By Aditya_Sharma, history, 5 weeks ago, [problem:1420 D] I dont know how to calculate N(c,r) by LOGIC applied in given below Mod_Inverse FUNCTION. Without this logic, this problem can't be solved. In the below code all factorials were precalculated till 3e6.
Tell me what problem was there in directly doing n! / ( r! * (n-r)! )....instead of using Mod_Inverse FUNCTION ...

((below code is not my code . I have got it from submissions.))

below is a code segment only to calculate N(c,r)...

(((( Fact[i] means (factorial i) or i! ))))

ll NCR (ll n, ll r, ll p)
{
if (r == 0)
{
return 1;
}
return  (( Fact[n] * Mod_Inverse(Fact[n - r], p) ) % p  *  Mod_Inverse(Fact[r], p) ) % p ;
}

ll Mod_Inverse(ll a, ll m)
{
// m is  A prime NUMBER.
return Fast_Mod(a, m - 2, m);
}

ll Fast_Mod(ll a, ll b, ll m)
{
ll Result = 1;

while (b > 0)
{
if (b & 1)
Result = (Result * a) % m;

a = (a * a) % m;
b = b >> 1;

}

return Result;
}  Comments (8)
 » Auto comment: topic has been updated by Aditya_Sharma (previous revision, new revision, compare).
 » 5 weeks ago, # | ← Rev. 2 →   Try to calculate $(10^9 + 8) / 2$ mod $10^9 + 7$. Without modular inverse: $(10^9 + 8) / 2 = 1 / 2 = 0$ (wrong) With modular inverse: $(10^9 + 8) / 2 = 1 / 2 = 1 \cdot (5 \cdot 10^8 + 4) = 5 \cdot 10^8 + 4$ (correct) So you need modular inverse to use division under mod.
•  » » Thank you so much.
•  » » I got what you said....(Very nice explanation with example...) NOW,can you also explain what is happening behind the scenes in the code below ? That is, what tempted us to do the below thing... Or I should just think that it just works like that ......ll Fast_Mod(ll a, ll b, ll m) { ll Result = 1; while (b > 0) { if (b & 1) Result = (Result * a) % m; a = (a * a) % m; b = b >> 1; } return Result;}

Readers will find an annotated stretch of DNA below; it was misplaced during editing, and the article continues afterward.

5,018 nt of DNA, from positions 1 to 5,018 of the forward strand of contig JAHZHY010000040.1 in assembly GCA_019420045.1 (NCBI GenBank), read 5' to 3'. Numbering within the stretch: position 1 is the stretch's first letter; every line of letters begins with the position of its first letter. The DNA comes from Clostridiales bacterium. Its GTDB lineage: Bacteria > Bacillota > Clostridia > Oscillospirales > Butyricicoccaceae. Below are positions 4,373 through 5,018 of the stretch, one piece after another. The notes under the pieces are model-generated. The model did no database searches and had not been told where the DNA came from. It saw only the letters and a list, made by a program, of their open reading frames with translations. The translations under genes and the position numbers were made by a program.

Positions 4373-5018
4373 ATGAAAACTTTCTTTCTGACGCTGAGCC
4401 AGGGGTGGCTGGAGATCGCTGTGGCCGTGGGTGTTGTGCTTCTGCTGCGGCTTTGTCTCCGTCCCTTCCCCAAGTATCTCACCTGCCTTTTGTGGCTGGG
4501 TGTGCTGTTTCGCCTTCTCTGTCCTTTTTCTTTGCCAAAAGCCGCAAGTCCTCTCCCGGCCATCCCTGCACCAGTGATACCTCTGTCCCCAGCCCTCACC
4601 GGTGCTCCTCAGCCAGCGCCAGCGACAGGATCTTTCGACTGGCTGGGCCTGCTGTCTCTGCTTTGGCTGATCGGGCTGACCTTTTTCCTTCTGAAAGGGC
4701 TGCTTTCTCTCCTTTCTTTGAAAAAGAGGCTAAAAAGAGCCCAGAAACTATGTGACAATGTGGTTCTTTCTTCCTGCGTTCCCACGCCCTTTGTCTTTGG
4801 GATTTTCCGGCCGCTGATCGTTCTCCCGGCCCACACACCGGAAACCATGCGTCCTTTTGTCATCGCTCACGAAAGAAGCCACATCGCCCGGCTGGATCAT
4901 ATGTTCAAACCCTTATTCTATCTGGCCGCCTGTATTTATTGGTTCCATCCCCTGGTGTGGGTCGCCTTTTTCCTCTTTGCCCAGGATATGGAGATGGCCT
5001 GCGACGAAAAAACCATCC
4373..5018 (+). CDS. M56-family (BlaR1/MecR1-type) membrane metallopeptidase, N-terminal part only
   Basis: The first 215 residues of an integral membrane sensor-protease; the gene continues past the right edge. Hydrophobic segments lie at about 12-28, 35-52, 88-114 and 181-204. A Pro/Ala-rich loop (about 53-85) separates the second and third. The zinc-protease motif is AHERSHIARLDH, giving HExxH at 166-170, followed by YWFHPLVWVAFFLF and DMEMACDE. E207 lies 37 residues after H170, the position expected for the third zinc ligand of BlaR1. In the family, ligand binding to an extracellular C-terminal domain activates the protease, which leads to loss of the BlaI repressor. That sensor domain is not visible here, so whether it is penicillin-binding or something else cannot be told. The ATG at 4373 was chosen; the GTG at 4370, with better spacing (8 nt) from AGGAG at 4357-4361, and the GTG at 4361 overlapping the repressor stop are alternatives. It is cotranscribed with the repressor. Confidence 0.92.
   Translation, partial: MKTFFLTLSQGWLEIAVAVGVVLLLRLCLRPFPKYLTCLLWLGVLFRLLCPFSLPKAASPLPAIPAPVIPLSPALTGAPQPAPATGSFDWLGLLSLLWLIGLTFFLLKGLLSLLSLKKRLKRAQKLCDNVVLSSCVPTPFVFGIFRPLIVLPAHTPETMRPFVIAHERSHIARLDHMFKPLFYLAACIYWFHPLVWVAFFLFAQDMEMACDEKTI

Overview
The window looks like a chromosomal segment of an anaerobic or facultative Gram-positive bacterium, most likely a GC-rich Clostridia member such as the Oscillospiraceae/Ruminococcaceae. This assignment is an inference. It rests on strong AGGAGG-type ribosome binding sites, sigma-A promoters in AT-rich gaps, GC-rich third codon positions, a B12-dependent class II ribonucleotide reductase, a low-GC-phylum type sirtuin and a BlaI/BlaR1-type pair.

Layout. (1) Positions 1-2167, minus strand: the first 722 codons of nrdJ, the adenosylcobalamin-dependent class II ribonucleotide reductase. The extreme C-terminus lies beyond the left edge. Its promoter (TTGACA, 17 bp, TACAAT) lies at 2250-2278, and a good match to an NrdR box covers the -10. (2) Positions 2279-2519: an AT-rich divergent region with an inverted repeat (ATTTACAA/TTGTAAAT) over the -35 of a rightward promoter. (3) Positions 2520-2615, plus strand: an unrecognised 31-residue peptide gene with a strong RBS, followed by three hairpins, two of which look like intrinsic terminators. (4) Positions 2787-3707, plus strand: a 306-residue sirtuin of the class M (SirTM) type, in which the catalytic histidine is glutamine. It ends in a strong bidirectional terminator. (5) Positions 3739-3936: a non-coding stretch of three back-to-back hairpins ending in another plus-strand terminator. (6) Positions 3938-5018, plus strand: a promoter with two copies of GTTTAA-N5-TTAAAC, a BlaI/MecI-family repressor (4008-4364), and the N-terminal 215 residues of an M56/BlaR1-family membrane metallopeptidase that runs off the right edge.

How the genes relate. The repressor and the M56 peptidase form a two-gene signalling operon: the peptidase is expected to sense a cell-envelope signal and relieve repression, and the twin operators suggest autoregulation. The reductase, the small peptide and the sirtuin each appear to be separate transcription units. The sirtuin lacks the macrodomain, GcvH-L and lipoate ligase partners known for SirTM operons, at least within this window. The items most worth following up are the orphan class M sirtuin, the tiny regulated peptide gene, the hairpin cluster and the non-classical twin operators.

•  » » » 5 weeks ago, # ^ | ← Rev. 2 →   Google Fast Modular Exponentiation/ Fast Exponentiation. This is basically a function to calculate pow(a,b)%m in log time.
•  » » » » thank you so much
•  » » » 5 weeks ago, # ^ | ← Rev. 3 →   Let's suppose that you want to calculate $6^{11}$ (I'm omitting mod, you just have to use it after each operation).You want to write $6^{11}$ as the product of some $6^{2^k}$ (so the exponents are powers of 2). You can use the binary representation of $11 = 1011_2$: the resulting product is $6^{2^3} \cdot 6^{2^1} \cdot 6^{2^0} = 6^{2^3+2^1+2^0} = 6^{11}$.Moreover, all these powers can be calculated in $O(log(b))$ by using the property $6^{2^{k+1}} = (6^{2^k})^2$.At the beginning, $result = 1 = 6^0$.For each step i, if there is a $1$ in the position i of the binary representation of $11$, you have to multiply $result$ by $6^{2^i}$; then you calculate $6^{2^{i+1}}$ by squaring $6^{2^i}$.Steps:0) $a = 6^1$, $b = 1011_2$1) $result := 6^0 \cdot a = 6^1$ (because the last digit in $b$ is $1$), $a := a \cdot a = 6^2$, $b := b / 2 = 101_2$. Notice that, when shifting $b$ to the right, you are basically deleting the last digit, so the new last digit of $b$ corresponds to the $(i+1)$-th digit from the right of the original $b$. In fact, b & 1 returns $1$ iff the last digit of $b$ is 1.2) $result := 6^1 \cdot a = 6^3$, $a := a \cdot a = 6^4$, $b := b / 2 = 10_2$.3) $a := a \cdot a = 6^8$, (the result is not updated because the last digit of $b$ is $0$), $b := b / 2 = 1_2$.4) $result := 6^3 \cdot a = 6^{11}$, $a := a \cdot a = 6^{16}$, $b := b / 2 = 0$.The algorithm stops because there are no other digits $1$ in $b$.
•  » » » » Thank you so much. I really appreciate your efforts and your explanations are fantastic.